The U.S. government has skipped a meeting of a human rights commission that was examining President Donald Trump's executive order on immigration.
State Department spokesman Mark Toner told reporters that it wouldn't have been appropriate for the United States to participate in the March 21 hearing before the Inter-American Commission on Human Rights, because the order temporarily barring refugees and travelers from six predominantly Muslim countries from the United States was being challenged in court.
"We did not feel we could address concerns in an open hearing," Toner said.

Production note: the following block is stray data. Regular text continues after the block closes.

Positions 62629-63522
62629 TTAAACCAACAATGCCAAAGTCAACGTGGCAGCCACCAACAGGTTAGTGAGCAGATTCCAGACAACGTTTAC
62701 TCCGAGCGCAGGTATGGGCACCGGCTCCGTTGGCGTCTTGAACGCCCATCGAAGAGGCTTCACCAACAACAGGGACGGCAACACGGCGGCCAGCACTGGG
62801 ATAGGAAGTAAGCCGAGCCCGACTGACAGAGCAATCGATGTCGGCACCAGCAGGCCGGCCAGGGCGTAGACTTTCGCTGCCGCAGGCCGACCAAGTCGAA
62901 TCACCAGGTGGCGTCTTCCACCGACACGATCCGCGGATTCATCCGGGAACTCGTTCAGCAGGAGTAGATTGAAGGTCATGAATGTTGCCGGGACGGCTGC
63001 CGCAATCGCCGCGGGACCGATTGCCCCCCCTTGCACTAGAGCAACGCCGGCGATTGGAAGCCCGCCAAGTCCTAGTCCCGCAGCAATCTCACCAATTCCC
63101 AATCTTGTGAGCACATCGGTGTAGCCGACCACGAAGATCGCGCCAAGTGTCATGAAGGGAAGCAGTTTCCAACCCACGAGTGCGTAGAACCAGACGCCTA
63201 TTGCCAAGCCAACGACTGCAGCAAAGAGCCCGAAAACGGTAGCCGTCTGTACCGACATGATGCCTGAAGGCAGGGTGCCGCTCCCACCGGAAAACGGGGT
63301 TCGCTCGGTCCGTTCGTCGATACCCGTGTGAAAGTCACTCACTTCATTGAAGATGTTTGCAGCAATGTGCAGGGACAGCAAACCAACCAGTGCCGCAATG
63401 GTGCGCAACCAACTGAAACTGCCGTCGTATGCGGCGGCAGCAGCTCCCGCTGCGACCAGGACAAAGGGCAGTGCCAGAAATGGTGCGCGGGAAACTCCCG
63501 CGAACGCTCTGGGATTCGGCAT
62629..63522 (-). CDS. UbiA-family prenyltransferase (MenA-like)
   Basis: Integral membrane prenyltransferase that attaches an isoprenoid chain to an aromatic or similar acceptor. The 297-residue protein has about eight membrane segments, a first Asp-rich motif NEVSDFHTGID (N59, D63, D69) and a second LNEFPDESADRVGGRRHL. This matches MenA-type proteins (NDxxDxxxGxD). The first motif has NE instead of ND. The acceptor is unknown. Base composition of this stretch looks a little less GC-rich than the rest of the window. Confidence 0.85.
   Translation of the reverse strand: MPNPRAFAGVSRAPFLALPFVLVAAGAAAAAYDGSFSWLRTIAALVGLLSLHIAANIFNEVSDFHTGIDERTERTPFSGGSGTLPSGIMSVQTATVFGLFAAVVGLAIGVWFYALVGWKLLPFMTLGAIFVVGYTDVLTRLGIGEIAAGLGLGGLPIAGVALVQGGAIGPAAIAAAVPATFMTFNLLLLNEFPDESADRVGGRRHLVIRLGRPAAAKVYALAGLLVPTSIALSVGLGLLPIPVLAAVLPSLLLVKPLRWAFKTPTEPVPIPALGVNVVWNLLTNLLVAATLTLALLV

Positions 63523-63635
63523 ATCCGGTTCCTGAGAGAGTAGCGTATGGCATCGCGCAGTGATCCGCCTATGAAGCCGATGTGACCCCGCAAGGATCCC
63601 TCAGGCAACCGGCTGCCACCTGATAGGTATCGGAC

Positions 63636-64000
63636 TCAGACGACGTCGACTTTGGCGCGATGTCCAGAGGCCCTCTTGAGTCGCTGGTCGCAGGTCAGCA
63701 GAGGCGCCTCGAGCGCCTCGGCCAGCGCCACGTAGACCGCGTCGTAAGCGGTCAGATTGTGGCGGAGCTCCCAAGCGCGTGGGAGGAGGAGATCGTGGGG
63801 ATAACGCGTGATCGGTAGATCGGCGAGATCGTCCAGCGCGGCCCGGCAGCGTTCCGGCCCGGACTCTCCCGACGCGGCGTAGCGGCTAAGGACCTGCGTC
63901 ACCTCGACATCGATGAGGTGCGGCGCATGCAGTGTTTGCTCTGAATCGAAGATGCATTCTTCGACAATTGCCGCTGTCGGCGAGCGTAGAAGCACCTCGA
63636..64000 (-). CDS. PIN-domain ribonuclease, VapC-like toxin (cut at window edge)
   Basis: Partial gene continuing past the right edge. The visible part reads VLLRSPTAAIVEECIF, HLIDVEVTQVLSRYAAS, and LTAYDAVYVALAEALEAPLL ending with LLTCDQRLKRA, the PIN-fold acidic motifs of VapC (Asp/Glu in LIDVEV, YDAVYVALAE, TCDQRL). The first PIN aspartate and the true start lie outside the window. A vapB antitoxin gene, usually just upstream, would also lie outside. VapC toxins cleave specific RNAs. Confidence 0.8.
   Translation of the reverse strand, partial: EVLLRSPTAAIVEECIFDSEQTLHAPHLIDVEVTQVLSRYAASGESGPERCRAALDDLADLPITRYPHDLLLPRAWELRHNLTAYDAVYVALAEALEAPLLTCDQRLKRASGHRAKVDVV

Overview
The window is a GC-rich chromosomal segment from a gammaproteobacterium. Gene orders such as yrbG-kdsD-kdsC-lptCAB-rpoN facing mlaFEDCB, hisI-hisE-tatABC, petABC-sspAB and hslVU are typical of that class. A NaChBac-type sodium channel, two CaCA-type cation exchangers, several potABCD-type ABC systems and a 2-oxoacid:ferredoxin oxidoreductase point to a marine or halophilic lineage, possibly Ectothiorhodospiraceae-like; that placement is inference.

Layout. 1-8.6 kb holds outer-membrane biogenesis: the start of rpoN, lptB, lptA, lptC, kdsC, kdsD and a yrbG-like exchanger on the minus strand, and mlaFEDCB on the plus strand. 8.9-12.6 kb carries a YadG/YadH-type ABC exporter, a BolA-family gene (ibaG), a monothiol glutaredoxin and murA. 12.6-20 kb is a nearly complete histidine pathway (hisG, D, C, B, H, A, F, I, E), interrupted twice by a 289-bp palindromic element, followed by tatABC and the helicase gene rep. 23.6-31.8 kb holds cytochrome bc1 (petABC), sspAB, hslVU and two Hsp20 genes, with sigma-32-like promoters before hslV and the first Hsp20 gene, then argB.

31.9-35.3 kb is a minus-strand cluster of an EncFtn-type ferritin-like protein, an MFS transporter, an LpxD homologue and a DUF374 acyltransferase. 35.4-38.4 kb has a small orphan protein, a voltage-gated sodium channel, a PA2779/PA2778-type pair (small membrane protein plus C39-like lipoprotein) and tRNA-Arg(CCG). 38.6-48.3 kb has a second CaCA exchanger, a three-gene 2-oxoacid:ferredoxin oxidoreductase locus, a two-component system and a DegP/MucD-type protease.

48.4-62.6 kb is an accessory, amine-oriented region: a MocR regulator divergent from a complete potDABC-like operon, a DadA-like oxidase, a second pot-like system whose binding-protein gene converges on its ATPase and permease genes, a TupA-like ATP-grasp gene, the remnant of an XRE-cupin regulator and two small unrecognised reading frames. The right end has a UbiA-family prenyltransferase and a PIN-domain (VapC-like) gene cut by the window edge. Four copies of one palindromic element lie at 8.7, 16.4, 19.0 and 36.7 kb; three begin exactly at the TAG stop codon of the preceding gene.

Jamil Dakwar of the American Civil Liberties Union, one of several organizations that testified, said that the decision not to participate reflected an "isolationist policy that mirrors the behavior of authoritarian regimes."
"This is another worrying sign that the Trump administration is not only launching an assault on human rights at home but is also trying to undermine international bodies," Dakwar said.
The commission is a branch of the Organization of American States and it includes 35 countries from the Western Hemisphere.
Critics of the travel order went ahead with their testimony.
Based on reporting by AP, dpa, and Reuters